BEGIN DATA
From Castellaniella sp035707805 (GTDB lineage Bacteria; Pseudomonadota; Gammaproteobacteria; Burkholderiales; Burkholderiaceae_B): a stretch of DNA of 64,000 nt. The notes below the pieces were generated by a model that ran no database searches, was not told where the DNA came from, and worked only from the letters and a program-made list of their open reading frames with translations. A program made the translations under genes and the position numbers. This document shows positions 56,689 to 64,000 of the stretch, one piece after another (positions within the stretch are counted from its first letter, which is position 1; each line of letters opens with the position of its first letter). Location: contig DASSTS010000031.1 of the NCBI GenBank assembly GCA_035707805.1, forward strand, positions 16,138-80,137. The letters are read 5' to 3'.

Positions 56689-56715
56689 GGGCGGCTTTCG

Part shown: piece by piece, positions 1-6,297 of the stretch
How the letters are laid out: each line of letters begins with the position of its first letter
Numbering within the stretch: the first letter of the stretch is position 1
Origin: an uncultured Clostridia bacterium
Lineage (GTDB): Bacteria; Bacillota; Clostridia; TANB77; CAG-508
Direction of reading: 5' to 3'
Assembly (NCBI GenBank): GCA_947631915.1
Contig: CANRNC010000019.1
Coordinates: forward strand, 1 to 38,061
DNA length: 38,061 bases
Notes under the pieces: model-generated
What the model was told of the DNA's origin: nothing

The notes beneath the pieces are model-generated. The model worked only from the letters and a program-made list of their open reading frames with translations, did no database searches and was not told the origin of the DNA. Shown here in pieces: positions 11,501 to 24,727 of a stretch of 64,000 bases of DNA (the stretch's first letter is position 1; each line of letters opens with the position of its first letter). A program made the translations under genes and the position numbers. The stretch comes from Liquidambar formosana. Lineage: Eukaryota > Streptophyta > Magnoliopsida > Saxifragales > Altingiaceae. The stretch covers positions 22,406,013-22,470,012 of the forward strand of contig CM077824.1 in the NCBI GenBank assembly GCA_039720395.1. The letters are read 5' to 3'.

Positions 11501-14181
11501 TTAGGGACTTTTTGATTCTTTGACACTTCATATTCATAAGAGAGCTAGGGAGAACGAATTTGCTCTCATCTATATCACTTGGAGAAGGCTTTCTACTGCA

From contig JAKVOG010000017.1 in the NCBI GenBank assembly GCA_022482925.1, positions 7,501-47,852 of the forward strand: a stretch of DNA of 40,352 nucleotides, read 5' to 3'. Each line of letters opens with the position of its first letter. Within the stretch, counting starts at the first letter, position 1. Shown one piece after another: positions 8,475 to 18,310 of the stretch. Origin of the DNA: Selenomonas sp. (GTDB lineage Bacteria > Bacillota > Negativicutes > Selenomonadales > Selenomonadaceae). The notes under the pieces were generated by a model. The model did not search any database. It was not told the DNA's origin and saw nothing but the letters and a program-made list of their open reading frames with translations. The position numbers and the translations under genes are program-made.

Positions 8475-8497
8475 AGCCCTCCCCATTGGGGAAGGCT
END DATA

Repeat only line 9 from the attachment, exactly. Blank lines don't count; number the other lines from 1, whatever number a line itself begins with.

Direction of reading: 5' to 3'